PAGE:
Concentrated samples were divided into two groups: Group A, containing 33 samples without degradation of PAC flakes, and Group B, containing 33 degraded samples. To increase the detection ability of (oo)cysts from samples, we used alkalinization to degrade flakes. Two grams of previously obtained pellet were transferred to glass jars and subjected to constant stirring on a magnetic stirrer; we used 25 μL of NaOH (10 M) per 1 g of flocculated solid (50 μL total) and stirred for 2 min. After identifying that the solutions with de-structured flakes had pHs ranging from 10 to 12, we adjusted the pH to 6–7 using HCl (5 M). The homogeneous solution was stored at −20 °C.

For DNA extraction, we used 200 μL of the sample and the commercially available NucleoSpin Tissue® kit (Macherey-Nagel, Düren, Germany), according to the manufacturer's protocol, adding three freeze-thaw cycles for higher efficiency in (oo)cyst wall degradation. To detect Cryptosporidium spp. and G. duodenalis DNA, nested PCR in triplicate was performed with the addition of Invitrogen® BSA (bovine serum albumin) at a concentration of 500 ng per reaction to inactivate the inhibitors present in the samples.

To detect Cryptosporidium spp., the 18SSU rRNA gene was amplified as described by Xiao et al. (1999); a fragment between 826 and 864 bp was generated. To detect G. duodenalis, the triosephosphate isomerase (TPI) gene was amplified as described by Sulaiman et al. (2003). A fragment 530 bp in length was generated. Amplified products were visualized using 1.5% agarose gel electrophoresis and ultraviolet light.

RESULTS AND DISCUSSION

All 33 samples from Group A, subjected to different concentration methodologies, were negative for Cryptosporidium spp.; two SSC samples were positive for G. duodenalis. All 33 samples from Group B were negative for Cryptosporidium spp. and for G. duodenalis.

Regarding Group A, the negative result for Cryptosporidium spp. does not confirm the absence of these protozoa in the Tibagi River or the WTP. As water resources are contaminated by even a low number of oocysts, the number of oocysts could be smaller than the detection limit of the test due to the dilutive potential of the water resource and the sample volume collected (Almeida et al. 2015). Studies point to a lower detection rate of Cryptosporidium compared to the detection of Giardia (Kitajima et al. 2014; Maciel & Sabogal-Paz 2016).

The presence of G. duodenalis was confirmed in 6.1% (2/33) of the Group A samples, showing that there was fecal excretion of cysts by mammals, which caused detectable contamination of the river. In Brazil and Paraná, Giardia are endemic, with a prevalence of approximately 15% in human and pet populations (Casavechia et al. 2016). There is an indication that contamination of water resources was due to domestic sewage and drainage of contaminated water from livestock breeding (Aksoy et al. 2007). Moreover, contamination of natural water resources alerts us to the risk of the use of water for irrigation and recreation (Greinert et al. 2004).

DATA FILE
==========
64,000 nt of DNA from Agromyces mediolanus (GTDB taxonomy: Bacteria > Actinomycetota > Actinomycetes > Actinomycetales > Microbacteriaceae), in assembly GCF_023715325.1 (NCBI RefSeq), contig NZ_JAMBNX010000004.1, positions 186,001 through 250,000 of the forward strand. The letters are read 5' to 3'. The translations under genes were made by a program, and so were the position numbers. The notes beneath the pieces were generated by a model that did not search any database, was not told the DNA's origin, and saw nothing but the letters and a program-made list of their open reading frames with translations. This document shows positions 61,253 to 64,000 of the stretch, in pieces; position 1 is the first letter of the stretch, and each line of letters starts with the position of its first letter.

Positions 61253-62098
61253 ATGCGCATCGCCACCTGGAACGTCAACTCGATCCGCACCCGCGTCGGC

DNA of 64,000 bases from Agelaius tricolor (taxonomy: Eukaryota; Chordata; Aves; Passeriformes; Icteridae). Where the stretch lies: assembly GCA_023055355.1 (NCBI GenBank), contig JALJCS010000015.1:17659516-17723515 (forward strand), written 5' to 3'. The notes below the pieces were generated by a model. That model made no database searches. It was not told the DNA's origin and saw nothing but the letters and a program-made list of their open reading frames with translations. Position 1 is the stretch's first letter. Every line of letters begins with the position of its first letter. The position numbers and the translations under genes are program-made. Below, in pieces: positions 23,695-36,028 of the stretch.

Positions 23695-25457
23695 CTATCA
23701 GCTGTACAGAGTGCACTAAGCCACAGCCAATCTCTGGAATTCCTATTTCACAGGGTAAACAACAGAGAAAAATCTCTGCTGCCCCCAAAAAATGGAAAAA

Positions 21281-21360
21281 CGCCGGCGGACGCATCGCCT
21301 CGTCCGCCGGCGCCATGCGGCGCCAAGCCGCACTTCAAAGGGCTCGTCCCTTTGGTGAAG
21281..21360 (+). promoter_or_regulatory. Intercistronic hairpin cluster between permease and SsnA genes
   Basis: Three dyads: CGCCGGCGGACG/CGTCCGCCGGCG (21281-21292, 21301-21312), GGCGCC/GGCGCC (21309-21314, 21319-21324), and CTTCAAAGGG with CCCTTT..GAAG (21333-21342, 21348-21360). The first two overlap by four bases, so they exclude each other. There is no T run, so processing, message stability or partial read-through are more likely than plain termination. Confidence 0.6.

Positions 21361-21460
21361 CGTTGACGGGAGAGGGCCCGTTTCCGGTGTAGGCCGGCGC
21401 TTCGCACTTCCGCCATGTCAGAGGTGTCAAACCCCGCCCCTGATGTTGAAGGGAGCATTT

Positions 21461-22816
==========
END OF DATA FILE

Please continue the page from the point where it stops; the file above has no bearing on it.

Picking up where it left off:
Regarding the methodology used, G. duodenalis was present in 18% (2/11) of the SSC samples of Group A. Centrifugal concentration was the simplest and most efficient method due to the smaller number of manipulation steps, resulting in less loss of cysts (Robertson et al. 2006). We suggest that cysts are free from PAC flakes and that they can carry over to other processes in the WTP, which was observed in the experimental trial of Maciel & Sabogal-Paz (2016) that recovered 50% of the oocysts in the supernatant of the decanted after PAC flocculation. However, the absence of G. duodenalis in all samples does not allow us to verify or discard this possibility.

The negative results of Group B suggested: (i) an absence of the retention of (oo)cysts in PAC flakes, contrary to studies that argue that coagulation followed by sedimentation is the most important step for retention of these protozoa in conventional treatments (Maciel & Sabogal-Paz 2016); (ii) DNA degradation, studies report the occurrence of denaturation only at an alkaline pH of 12 or below (Ageno et al. 1969); and (iii) the action of PCR inhibitors. We believe the PCR inhibitors is the most likely hypothesis, as studies report the inhibitory role of aluminum, a component of PAC, and other components present in the soil as humic substances (Albers et al. 2008; Direito et al. 2012; Combs et al. 2015). Using LAMP, as described by Karanis et al. (2007), the PCR inhibitors can be avoided, however the test is theoretically simple but in practice it demands advanced technical knowledge for application.

Further research on the standardization of methodologies for the processing and analysis of protozoa in samples from WTP filter residues is needed, as they can be used to improve the monitoring of these parasites in WTPs and water sources. The methods have the potential to concentrate the protozoa, which can increase the detection sensitivity and the effectiveness of prevention.

Cryptosporidium spp. was not found in settling sludge or BW samples. G. duodenalis was detected only in centrifuged and concentrated settling sludge samples, suggesting that this method is the simplest and most efficient method to recover (oo)cysts. Degradation of PAC flakes did not increase the detection rate for evaluated protozoa.

ACKNOWLEDGEMENTS

We would like to thank the National Council of Scientific and Technological Development (CNPq) for the award of a Scientific Initiation Scholarship, and the National Health Foundation (FUNASA) for research funding (Agreement 313/2012, process 25100.031.386/2012-46).